Over on Booksquare, a question is asked:

We have often wondered how certain books would fare if presented to contest judges in manuscript format (sans author names). If a book is stripped of all identifying markers and judged simply by the words inside and how they are presented, would genre fiction have a fighting chance? It is a fair question — how much of how we perceive literature is determined by the label given a particular work?

Leaving aside genre considerations (and I do agree, btw), what about authors whom we are told are the creme de la creme of the literary world and yet who don't seem to follow any of the rules as chipped in stone by Strunk and White? Take this OPENING sentence to a novel:

At five in the morning someone banging on the door and shouting, her husband, John, leaping out of bed, grabbing his rifle, and Roscoe at the same time roused from the backhouse, his bare feet pounding: Mattie hurriedly pulled on her robe, her mind prepared for the alarm of war, but the heart stricken that it would finally have come, and down the stairs she flew to see through the open door in the lamplight, at the steps of the portico, the two horses, steam rising from their flanks, their heads lifting, their eyes wild, the driver a young darkie with rounded shoulders, showing stolid patience even in this, and the woman standing in her carriage no one but her aunt Letitia Pettibone of McDonough, her elderly face drawn in anguish, her hair a straggled mess, this woman of such fine grooming, this dowager who practically ruled the season in Atlanta standing up in the equipage like some hag of doom, which indeed she would prove to be.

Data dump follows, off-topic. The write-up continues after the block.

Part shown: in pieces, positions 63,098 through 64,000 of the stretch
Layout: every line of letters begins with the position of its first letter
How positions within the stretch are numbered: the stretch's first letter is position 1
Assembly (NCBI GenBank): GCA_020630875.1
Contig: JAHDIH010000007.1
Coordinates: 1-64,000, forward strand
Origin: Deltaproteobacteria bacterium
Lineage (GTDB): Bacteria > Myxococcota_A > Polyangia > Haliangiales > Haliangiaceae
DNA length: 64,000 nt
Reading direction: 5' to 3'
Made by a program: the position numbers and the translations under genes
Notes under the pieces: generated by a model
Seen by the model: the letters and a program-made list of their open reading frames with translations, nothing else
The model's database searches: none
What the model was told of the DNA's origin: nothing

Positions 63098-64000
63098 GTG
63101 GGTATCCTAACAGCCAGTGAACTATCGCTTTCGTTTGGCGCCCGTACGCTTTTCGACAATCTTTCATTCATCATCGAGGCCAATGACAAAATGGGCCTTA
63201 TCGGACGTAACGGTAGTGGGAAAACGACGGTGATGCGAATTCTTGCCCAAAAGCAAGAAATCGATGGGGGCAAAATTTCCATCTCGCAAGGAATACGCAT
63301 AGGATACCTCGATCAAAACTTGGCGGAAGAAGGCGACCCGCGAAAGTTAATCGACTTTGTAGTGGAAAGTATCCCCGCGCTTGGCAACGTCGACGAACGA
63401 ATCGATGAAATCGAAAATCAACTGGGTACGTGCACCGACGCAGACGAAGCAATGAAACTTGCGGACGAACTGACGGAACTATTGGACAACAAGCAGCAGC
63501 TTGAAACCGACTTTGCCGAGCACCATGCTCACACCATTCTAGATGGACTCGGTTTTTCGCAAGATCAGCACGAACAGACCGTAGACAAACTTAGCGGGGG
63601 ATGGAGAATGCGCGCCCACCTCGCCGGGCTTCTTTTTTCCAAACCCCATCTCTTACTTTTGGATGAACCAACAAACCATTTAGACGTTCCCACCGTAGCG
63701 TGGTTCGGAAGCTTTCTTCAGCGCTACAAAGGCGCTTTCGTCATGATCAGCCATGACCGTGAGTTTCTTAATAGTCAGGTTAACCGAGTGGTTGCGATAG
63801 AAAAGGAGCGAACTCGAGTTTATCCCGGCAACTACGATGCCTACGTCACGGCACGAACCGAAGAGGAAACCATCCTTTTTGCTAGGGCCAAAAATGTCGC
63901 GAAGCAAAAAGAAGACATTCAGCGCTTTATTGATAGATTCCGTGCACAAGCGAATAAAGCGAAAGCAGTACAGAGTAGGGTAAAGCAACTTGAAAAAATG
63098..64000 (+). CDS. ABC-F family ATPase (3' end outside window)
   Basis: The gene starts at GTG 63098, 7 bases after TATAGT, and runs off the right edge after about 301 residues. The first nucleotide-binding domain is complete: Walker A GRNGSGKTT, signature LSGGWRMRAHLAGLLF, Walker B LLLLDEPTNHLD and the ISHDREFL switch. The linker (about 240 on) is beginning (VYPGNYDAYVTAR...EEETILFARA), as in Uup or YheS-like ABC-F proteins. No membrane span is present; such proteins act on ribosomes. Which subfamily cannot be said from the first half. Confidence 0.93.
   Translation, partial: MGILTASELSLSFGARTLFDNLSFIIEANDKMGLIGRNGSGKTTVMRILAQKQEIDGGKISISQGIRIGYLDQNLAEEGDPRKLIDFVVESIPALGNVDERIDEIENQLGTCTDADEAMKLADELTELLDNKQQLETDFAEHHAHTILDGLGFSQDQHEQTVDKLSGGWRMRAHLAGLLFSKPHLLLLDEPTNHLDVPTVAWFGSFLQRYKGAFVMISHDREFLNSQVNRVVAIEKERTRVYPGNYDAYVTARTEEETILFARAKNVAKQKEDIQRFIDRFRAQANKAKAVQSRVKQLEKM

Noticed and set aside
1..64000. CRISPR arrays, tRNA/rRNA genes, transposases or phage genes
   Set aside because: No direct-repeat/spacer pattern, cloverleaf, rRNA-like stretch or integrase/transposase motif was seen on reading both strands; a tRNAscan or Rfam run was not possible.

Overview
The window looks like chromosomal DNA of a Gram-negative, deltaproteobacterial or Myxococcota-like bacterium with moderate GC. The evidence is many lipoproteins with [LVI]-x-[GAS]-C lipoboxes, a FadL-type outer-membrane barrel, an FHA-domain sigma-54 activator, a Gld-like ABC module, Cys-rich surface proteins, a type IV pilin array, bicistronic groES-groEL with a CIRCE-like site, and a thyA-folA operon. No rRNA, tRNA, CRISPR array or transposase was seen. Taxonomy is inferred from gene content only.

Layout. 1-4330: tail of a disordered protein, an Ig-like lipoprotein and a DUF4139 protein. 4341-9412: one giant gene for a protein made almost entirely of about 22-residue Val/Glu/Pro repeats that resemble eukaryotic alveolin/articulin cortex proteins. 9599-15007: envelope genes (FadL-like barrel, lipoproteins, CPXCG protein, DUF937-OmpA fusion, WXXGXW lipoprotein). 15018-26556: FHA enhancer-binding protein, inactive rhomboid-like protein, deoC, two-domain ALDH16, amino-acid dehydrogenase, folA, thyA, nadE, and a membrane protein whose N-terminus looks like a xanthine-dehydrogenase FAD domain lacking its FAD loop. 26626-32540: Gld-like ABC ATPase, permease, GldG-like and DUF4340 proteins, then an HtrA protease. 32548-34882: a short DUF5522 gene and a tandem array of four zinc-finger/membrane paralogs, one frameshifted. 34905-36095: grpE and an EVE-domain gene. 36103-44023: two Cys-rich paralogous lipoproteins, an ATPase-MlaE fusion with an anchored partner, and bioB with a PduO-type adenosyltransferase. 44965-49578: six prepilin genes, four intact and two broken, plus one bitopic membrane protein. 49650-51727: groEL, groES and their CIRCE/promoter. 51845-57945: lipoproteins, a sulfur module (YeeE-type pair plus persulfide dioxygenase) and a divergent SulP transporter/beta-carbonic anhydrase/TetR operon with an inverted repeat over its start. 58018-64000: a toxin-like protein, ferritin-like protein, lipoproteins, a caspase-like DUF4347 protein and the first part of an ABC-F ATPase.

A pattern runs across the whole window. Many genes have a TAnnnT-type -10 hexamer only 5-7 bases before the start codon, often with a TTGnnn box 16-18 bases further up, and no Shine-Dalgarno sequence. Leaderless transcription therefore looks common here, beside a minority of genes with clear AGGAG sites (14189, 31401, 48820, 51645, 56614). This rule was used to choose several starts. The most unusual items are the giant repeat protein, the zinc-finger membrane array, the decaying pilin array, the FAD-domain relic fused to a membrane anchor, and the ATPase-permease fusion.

That is one sentence, folks, and it's from The March by E. L. Doctorow, a current National Book Award finalist. Leaving aside the extended structure, why didn't that woman yank or tug on her robe? Why did Doctorow use an adverb to prop up a weak verb when a better verb could do the trick? Stephen King would object, I am sure.

This, among many other reasons I am sure, is why I will never win a National Book Award. 🙂 I haven't read any Doctorow before, but if you've read any of the various “best of” booklists I've put on this blog, you'll know that he's on them, usually for Billy Bathgate.


I'll never figure this business out. It's Dan Brown polluting the linguistic waters with his swill, or Doctorow sounding like Faulkner, or Hemingway writing in staccato bursts, or Ann Patchett carrying you along with the most fluid sentences ever. In short, it's everything under the sun.

Write. Just write.